While the story plays out like an EC morality tale, David still makes an effort to maintain Wolverine’s unique moral code. He assures the reader that he takes no joy in killing, and only finds happiness in innocence. The mercenaries have to die because they stole that innocence from someone, and he’s keeping a promise he made years ago. This was all pretty daring stuff for Marvel in the ‘80s…now, it reads as a template WOLVERINE solo tale from the early Quesada years.

WOLVERINE #10 - August 1989
The comic that cemented Sabretooth’s place as Wolverine’s major villain. The seeds were planted during “Mutant Massacre,” but this was the moment that a generation of kids forgot that Sabretooth was a lame henchman character, along the lines of the Constrictor, and embraced him as Wolverine’s evil opposite.

It’s still so early in Sabretooth’s development, his name is spelled “Sabre-Tooth.”

The fight here has been revisited numerous times. And, done properly, it could’ve been an excellent set piece in one of the movies. Instead, it was thoroughly botched in that first WOLVERINE movie.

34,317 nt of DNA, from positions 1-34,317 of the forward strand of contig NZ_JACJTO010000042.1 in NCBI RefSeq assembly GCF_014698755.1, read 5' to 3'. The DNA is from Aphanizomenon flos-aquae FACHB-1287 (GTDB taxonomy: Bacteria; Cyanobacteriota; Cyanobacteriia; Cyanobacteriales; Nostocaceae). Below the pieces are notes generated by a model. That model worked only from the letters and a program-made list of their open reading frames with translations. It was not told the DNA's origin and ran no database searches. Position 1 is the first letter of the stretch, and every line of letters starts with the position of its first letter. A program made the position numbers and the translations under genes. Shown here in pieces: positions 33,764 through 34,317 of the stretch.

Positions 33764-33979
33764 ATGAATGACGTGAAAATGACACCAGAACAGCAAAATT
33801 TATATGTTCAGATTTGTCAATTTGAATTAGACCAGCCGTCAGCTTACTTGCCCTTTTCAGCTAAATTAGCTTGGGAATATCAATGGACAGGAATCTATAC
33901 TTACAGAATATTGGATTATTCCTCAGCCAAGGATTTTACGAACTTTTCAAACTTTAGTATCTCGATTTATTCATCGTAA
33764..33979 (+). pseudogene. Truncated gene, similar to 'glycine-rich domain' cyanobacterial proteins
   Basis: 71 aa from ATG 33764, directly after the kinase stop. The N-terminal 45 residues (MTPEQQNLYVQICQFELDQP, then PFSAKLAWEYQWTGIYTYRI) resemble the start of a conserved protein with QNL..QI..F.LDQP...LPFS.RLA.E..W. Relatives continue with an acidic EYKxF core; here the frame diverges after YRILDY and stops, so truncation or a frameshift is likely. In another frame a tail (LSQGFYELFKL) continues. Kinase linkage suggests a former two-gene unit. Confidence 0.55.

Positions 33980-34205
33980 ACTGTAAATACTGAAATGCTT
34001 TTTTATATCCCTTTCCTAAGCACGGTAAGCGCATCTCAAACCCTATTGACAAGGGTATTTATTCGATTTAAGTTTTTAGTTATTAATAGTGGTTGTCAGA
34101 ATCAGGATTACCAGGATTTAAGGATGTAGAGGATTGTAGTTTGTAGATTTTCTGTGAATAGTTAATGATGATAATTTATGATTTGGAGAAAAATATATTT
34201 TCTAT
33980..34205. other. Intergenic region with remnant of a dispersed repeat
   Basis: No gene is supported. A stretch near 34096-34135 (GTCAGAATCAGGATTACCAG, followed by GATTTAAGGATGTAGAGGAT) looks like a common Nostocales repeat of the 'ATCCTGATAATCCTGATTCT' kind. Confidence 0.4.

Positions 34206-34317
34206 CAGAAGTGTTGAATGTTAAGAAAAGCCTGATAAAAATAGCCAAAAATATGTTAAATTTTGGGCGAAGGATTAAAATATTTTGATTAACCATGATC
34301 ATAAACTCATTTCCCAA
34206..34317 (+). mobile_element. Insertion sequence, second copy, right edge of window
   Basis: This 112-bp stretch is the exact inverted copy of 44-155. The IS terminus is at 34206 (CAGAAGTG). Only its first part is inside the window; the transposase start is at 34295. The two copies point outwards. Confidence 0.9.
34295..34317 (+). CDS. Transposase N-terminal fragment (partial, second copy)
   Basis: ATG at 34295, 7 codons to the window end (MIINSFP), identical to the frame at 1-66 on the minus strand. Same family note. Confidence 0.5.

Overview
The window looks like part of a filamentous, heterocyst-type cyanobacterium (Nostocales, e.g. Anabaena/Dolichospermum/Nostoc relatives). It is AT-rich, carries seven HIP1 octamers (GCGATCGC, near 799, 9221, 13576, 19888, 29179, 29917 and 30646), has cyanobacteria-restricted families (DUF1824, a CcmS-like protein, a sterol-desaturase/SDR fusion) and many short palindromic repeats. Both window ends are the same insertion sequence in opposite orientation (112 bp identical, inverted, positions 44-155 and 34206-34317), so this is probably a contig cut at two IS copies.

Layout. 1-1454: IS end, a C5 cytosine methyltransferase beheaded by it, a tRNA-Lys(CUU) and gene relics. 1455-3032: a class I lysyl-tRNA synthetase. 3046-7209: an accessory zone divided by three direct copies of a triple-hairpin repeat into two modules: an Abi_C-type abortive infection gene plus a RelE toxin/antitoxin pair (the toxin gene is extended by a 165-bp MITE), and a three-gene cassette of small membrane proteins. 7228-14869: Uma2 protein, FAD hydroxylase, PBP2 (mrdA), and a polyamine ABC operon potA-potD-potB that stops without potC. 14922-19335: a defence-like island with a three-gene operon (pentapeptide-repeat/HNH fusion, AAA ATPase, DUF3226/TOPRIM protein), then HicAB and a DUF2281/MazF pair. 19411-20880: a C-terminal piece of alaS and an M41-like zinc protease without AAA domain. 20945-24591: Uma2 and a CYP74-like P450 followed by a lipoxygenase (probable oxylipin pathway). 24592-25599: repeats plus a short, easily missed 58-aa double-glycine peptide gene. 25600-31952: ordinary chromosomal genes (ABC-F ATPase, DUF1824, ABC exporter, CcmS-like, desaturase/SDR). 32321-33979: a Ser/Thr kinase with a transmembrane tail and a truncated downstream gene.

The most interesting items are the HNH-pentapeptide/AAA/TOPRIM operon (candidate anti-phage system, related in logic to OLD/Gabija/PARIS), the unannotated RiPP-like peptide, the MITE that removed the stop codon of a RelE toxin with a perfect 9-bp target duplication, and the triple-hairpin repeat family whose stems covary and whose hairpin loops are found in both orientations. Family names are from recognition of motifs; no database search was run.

Another significance of the issue is that it’s one of the extremely rare Wolverine flashback stories from this era. One of the first ever -- I think the KITTY PRYDE & WOLVERINE mini might’ve had a flashback, but other than that, Claremont tended to avoid them.

It’s also the final Claremont issue, although he leaves with no fanfare. His return is over 100 issues away, and perhaps the less said about that the better. The internal politics of Madripoor are still in play, as we learn that Jessica & Lindsay have set up shop in a “bawdy house” under the Prince’s command. None of the post-Claremont writers wanted to touch this stuff. The closest anyone came was the Goodwin run, which used Madripoor effectively as a setting, but I believe avoided the politics.